First SPAC Case at the Delaware Court of Chancery
Churchill Capital Corp III (Churchill) was a SPAC that completed an IPO offering in February 2020. Five months later, Churchill reached a merger agreement with MultiPlan, a healthcare industry-focused provider of data analytics and cost management solution. Churchill issued a definitive proxy statement in September 2020 to seek shareholder approval of the merger, and also disclosed the financial and business information of MultiPlan. Given less than 10% of Churchill’s public shareholders opted to exercise the redemption rights, and the merger was overwhelmingly approved by the majority of public shareholders.
However, the proxy statement did not disclose that MultiPlan’s largest customer was forming an in-house data analytics platform and plans to move key financial data from MultiPlan platform to in-house platform by the end of 2022, which meant MultiPlan would lose 35% of its revenues by then. The news was published by an equity research firm in November 2022, which led to a fall in the share price. MultiPlan’s shareholder, i.e., shareholder of former Churchill filed a class action complaint alleging breaches of fiduciary duty against Churchill’s directors, CFO and controlling shareholder. This is the first case from the well-respected Delaware Court of Chancery applying traditional fiduciary duty principles for a de-SPAC case.
In January this year, the Court of Chancery granted the dismissal motion to Churchill’s CFO but denied other defendant’s motion to dismiss. During the pleading, the court concluded that although a standard SPAC structure would trigger “entire fairness standard of review” due to inherent conflicts between the SPAC’s sponsors and public shareholders, a standard SPAC structure itself does not hold controlling shareholders against breach of fiduciary duties. The Court further held that the obligation to disclose all material information about the de-SPAC arise from director’s fiduciary duty, which would impact public shareholders’ decision over redemption of their shares. Vice Chancellor Will expressly noted that direct harm presented in this case concerns the impairment of stockholder redemption rights. Should public stockholders, in position of all material information about the target, had chose to invest rather than redeem, one can imagine a different outcome. As for the CFO, since the plaintiff was unable to explain his role in the information disclosure, nor to present other facts for breach of fiduciary duties, motion to dismiss was thus granted in full.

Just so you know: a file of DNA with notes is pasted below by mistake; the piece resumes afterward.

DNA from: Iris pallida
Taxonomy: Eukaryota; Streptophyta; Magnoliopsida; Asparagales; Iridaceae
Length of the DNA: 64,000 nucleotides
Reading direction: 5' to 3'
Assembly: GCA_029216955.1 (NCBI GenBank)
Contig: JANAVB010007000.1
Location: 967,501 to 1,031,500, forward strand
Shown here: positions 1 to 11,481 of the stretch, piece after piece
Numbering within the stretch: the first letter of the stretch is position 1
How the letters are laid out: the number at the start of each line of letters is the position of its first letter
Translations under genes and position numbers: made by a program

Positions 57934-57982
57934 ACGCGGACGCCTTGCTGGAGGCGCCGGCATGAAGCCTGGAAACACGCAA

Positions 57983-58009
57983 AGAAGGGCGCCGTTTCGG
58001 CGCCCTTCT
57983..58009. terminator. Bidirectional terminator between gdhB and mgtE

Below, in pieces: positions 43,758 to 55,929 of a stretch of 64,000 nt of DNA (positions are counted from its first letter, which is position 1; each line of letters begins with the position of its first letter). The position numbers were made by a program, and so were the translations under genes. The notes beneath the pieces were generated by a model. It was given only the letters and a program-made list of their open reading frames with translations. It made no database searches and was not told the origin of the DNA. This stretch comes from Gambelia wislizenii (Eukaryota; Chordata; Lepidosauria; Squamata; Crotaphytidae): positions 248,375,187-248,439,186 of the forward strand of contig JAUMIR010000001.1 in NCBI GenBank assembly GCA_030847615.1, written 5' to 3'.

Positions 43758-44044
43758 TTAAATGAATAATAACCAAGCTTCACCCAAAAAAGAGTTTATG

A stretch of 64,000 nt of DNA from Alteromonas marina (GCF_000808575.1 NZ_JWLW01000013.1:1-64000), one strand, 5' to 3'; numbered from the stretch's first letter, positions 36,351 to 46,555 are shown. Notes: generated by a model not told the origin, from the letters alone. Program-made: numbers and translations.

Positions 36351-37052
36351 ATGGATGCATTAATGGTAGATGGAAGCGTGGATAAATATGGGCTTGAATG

This presents a typical D&O claim.
How to Avoid Potential Risk
D&O insurance is only able to provide economic aid to directors and officers from financial perspective. To avoid potential ligation or investigation risks, SPAC sponsors and directors can implement the following practices:
Identify and proactively disclose sponsors, directors, senior management, and advisory board members who engage in any competing businesses, and the current and future additional fiduciary or contractual obligations to other entities, as well as potential conflicts of interest that may arise
Retain well-known professional firms to conduct legal, finance and business due diligence on the target company with full scope
Negotiate with the target company to engage a reputable independent financial advisor to provide a "fair" and "reasonable" opinion on the de-SPAC transaction
Allow sufficient time for the completion of de-SPAC transaction to avoid hasty completion of the merger before SPAC expiration date
Engage independent investors for a PIPE transaction, and avoid investors affiliated with sponsors
For further information, please contact:
Melody Qian, Head of Global Professional & Financial Risks (GPFR), Greater China | +852 2250 2672 | Melody.Qian@lockton.com (opens a new window)
(article written for the Hong Kong Economic Journal, 15 August 2022)